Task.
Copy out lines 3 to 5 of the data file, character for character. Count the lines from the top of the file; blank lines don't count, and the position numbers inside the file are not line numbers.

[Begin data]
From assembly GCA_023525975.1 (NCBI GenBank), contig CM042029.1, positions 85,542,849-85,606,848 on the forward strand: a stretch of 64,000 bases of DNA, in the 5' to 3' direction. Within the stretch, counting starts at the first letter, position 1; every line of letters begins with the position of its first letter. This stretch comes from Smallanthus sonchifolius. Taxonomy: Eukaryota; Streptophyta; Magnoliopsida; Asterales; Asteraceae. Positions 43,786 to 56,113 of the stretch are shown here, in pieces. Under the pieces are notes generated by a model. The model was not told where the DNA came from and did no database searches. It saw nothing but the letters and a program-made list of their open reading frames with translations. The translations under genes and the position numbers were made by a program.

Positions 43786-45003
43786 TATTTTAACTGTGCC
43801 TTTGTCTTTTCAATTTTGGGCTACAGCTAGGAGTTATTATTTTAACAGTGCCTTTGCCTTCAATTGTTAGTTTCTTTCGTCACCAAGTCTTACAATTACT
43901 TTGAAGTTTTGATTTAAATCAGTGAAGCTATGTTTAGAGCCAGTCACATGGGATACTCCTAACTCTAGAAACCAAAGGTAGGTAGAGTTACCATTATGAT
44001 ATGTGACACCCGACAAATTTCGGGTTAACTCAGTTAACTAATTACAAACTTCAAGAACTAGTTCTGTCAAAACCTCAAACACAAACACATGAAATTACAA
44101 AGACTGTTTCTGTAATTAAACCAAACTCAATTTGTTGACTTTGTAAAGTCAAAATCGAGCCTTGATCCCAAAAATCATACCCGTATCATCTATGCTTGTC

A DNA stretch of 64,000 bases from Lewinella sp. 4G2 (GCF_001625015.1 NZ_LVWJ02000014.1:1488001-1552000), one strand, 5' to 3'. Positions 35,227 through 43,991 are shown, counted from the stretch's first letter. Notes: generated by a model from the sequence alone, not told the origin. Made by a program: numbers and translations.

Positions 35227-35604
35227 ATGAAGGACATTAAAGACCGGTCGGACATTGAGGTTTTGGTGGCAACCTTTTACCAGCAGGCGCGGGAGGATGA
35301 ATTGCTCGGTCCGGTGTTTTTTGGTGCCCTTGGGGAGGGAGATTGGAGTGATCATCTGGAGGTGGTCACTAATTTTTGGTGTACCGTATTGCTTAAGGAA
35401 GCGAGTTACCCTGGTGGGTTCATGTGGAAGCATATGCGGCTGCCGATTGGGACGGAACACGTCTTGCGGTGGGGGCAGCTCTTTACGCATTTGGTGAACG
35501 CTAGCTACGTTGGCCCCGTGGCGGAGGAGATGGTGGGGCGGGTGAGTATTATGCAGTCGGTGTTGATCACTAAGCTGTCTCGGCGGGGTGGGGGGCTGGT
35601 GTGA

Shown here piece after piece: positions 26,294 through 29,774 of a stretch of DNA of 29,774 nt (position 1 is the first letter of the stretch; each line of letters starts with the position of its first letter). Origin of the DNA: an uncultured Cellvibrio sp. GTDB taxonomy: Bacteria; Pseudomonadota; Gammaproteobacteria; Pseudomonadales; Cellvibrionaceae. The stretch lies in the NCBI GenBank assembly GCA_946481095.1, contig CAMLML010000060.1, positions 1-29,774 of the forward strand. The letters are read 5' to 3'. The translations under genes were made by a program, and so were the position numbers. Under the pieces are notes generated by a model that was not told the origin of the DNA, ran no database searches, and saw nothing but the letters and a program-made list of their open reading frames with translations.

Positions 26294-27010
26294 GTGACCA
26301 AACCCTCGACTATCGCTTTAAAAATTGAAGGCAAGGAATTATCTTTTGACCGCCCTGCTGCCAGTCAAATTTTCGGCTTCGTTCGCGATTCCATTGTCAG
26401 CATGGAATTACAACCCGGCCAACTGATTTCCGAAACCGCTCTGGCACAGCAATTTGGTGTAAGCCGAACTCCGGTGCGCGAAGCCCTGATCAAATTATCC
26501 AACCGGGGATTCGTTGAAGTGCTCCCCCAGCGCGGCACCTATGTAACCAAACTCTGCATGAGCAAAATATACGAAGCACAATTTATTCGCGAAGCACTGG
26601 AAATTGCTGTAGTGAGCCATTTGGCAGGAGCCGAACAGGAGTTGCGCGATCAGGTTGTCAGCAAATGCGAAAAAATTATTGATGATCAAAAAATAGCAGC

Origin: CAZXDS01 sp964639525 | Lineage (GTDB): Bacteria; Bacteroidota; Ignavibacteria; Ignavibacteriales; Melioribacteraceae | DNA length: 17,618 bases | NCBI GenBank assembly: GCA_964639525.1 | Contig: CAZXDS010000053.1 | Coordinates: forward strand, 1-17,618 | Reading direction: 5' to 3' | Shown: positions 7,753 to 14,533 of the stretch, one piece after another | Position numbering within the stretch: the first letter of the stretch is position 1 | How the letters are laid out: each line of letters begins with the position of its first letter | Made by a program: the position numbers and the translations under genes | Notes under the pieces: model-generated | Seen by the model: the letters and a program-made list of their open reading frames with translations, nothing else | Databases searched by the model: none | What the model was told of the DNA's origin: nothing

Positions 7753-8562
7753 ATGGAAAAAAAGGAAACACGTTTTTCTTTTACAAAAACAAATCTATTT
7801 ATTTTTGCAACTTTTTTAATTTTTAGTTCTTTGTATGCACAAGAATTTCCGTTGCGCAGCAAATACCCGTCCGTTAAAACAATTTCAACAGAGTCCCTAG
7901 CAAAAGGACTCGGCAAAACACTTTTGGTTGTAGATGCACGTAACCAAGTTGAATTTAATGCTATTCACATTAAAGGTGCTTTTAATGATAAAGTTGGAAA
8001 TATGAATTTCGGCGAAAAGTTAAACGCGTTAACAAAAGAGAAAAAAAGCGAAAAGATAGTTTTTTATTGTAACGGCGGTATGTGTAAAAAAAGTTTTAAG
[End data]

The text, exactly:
43786 TATTTTAACTGTGCC
43801 TTTGTCTTTTCAATTTTGGGCTACAGCTAGGAGTTATTATTTTAACAGTGCCTTTGCCTTCAATTGTTAGTTTCTTTCGTCACCAAGTCTTACAATTACT
43901 TTGAAGTTTTGATTTAAATCAGTGAAGCTATGTTTAGAGCCAGTCACATGGGATACTCCTAACTCTAGAAACCAAAGGTAGGTAGAGTTACCATTATGAT